Being open, though, doesn't mean McCain or the FCC can afford to be foolish. And nothing would be more foolish than further changing the rules and opening the door to a whole new round of litigation, which is just what McCain foresaw and was a key reason for his opposition to the 1996 Telecom Act in the first place.

And relying on the monopolist Bells to keep their promises about investment and competition has never worked. The FCC recently fined SBC $6 million for violations, with FCC Chairman Michael Powell saying: "SBC ... went out and broke the (requirements) in five different states. Such unlawful, anti-competitive behavior is unacceptable. Instead of sharing, as the law requires, SBC withheld and litigated, forcing competitors to expend valuable time and resources to exercise their rights under the FCC's order."

Should such duplicity be rewarded now with regulatory favor?

The Goal: Competition

As long as states and local governments are not impeding competition with cumbersome rules that prevent new competitors from entering a market, the federal government should not remove their authority to promote competition and consumer choice.

The FCC and Congress need to look closely at the structure of telecommunications to ensure that competition can flourish on a broad scale. For example, the FCC and Justice Department may have erred in opposing the merger of Echostar-Hughes in satellite delivery by focusing too much on its affect on rural markets and ignoring technological limitations of satellite delivery. Only by merging may Echostar and Hughes be able to make satellite video, high-speed Internet and voice services competitive with phone and cable giants nationally.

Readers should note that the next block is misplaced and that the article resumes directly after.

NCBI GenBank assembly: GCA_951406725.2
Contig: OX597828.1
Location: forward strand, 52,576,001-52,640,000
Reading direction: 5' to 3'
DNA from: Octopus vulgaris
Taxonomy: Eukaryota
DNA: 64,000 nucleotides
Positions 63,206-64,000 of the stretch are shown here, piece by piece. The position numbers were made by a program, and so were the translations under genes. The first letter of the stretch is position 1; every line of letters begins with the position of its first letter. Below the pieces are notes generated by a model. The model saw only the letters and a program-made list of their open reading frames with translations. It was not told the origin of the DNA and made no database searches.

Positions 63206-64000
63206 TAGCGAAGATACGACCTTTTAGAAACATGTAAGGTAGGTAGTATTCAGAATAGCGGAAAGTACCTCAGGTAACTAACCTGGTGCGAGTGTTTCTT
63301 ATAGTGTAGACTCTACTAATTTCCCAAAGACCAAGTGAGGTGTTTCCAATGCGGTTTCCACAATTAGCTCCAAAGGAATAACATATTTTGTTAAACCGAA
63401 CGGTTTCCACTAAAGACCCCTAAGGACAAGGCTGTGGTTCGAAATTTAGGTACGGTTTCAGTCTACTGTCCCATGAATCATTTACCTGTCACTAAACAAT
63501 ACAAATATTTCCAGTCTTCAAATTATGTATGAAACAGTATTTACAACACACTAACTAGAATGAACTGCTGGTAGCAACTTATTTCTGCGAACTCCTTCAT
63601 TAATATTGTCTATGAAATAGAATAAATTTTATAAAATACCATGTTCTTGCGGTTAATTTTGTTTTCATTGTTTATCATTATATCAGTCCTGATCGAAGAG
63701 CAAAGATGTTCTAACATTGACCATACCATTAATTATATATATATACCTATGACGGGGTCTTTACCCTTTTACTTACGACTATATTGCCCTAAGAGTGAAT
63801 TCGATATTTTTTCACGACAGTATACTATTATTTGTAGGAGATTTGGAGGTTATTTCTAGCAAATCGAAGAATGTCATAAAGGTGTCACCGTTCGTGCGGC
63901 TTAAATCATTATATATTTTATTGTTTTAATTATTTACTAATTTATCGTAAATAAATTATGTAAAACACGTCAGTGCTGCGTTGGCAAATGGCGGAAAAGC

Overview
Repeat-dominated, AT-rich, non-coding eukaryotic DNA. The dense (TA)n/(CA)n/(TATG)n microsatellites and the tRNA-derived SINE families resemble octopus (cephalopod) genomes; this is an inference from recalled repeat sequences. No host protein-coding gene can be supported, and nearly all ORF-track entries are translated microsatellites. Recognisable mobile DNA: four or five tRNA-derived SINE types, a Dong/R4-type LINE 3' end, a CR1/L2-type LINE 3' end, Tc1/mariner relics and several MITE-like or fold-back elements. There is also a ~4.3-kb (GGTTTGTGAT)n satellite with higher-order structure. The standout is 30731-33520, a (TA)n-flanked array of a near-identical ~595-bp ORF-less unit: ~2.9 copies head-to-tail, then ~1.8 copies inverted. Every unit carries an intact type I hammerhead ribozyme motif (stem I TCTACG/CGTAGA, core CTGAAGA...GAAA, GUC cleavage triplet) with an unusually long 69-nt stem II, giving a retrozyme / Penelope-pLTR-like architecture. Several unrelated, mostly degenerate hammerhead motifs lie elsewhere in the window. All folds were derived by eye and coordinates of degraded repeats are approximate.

But deregulation isn't the goal, as was demonstrated in the electricity markets in California. Ill considered deregulation can open the door to market manipulation that bilks consumers and give deregulatory efforts generally a bad name.

What is the goal? A competitive market. For only competition will spur investment, by the Bells or any of the other telecom players. And only competition will deliver the kinds of services people want at fair prices.

If the Republicans do favors for the big telecom players and markets return to monopoly or duopolies, they will have betrayed their ideals and earn the distrust of voters. On telecommunications reform, governing best at the federal level now means doing less, not more, on reform.

That isn't the case with either taxes or entitlements.

Editor's note: This article is the first in a three-part series on political structures and political reform.